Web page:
Bijkomende meta info
The photos in this collection depict the following : Israel (Isy) Haber's Bar Mitzvah ; the Haber-Margulier family as refugees in Nice, 1942 ; Zallel Haber in his army uniform as a soldier during World War I ; Sender Haber, cousin of Zallel Haber, as a liaison officer during World War I ; pre-war photos of Israel (Isy) and Dora (Dolly) Haber ; Dora (Dolly) Haber as a dancer ; the Haber and Margulier grandparents.
The collection also contains two fragile precious prints that were not digitized, but which are accessible at the Kazerne Dossin documentation centre : "Auto-Emanzipation" (preface by Ahad Ha Am, Zionist brochure) and "La marque de l'homme" (by Claude Morgan).
- Haber-Margulier family
- French, Hebrew, Polish
- Latin, Hebrew
- 34 digitised images (22 photos)
Zallel Haber was born in Zabno, Poland, on 14 September 1895 as the son of Isaak Haber and Rachel Kurz. Zallel became a diamond cutter and married Beila Margulier, born on 8 November 1898 in Zabno, Poland, as the daughter of Israel Margulier and Esthera Grossbard. On 24 November 1925 their son Israel (Isy) Haber was born in Rzeszow, Poland. The baby was named after Beila’s father whom had passed away of tuberculosis at the age of 39 during World War I.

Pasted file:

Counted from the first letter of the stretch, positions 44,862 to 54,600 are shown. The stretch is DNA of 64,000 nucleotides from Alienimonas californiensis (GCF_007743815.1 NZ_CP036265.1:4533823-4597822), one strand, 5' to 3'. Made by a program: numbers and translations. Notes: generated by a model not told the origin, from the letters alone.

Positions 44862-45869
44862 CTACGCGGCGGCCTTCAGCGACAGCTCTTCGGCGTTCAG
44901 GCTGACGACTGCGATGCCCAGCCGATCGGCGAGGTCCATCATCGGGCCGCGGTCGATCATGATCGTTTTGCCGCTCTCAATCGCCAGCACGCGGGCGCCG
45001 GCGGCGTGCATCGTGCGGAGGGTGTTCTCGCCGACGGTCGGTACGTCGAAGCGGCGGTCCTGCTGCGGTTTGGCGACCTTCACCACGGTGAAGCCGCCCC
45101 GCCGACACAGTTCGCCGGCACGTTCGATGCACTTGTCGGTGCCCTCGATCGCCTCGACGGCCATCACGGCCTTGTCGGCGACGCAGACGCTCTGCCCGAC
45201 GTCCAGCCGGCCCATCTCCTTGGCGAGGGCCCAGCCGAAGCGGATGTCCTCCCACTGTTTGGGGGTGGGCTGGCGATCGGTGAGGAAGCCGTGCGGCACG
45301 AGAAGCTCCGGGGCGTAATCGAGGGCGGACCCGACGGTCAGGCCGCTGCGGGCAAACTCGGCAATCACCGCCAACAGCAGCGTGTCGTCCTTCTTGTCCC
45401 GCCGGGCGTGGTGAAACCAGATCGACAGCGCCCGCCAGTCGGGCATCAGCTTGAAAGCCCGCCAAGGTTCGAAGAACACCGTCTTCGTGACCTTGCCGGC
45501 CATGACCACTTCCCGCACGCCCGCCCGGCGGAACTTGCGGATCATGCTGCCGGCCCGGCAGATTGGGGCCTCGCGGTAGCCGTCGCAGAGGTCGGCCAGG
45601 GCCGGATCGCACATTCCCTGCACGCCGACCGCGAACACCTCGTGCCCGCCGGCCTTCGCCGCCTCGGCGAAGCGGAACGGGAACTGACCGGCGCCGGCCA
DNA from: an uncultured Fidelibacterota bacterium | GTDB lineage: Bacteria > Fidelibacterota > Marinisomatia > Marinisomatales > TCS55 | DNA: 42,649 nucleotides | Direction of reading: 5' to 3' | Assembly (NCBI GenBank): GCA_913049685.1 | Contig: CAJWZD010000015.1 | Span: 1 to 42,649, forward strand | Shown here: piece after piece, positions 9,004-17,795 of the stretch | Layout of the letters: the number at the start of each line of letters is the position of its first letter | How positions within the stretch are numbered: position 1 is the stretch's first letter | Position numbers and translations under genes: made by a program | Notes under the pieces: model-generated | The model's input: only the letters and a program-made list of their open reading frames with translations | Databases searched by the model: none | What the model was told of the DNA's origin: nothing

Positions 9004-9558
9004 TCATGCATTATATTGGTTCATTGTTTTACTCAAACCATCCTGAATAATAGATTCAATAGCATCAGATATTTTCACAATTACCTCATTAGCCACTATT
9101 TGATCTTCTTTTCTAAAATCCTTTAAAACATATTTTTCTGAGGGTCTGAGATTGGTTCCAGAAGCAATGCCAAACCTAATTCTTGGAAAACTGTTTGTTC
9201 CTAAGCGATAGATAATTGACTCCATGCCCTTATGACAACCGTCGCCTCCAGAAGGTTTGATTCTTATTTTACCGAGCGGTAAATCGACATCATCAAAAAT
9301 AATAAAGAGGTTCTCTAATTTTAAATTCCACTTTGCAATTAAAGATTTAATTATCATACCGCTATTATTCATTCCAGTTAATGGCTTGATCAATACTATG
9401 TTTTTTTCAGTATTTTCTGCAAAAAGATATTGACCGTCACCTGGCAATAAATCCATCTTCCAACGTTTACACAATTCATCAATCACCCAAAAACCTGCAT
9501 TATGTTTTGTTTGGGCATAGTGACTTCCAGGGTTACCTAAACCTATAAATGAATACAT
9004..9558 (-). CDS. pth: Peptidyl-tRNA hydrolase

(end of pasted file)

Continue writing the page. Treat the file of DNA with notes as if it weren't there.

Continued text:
At the beginning of 1927 Zallel Haber migrated to Belgium and settled in Borgerhout, Antwerp. His wife and son followed him in November that year. On 22 July 1930, daughter Dora (Dolly) was born in Berchem. In May 1940 the Haber-Margulier family fled south. They remained in Hesdin, France, for a few weeks before returning to Antwerp in June/July 1940. In March 1942, Zallel Haber and his son Israel (Isy) undertook a new attempt. They reached Nice, where they were joined by Beila Margulier and daughter Dora (Dolly) at the end of May 1942.
After the anti-Jewish raids in Nice in August 1942, the Haber-Margulier family tried to illegally cross the French-Suisse border. Their attempt succeeded and on 22 September 1942 they arrived in Switzerland. Zallel and Israel (Isy) Haber were detained at the Aigles camp, Beila Margulier and daughter Dora (Dolly) Haber were sent to the Bex camp. After intervention by acquaintances, the Haber-Margulier family members were released from the internment camps. All four survived the war in Switzerland, after which they returned to Belgium.
Several family members of Zallel Haber and Beila Margulier were killed during the Holocaust. Among them were : Beila’s mother Esthera Grossbard whom was killed in the Tarnow ghetto during her arrest, Zallel’s cousin Abraham Jacob (Yankel) Haber whom was deported from the Dossin barracks with his wife Sabina Lachs, and Zallel’s cousin Sender Haber whom was deported from Drancy, France, to Auschwitz-Birkenau.
- Israel (Isy) Haber, 2014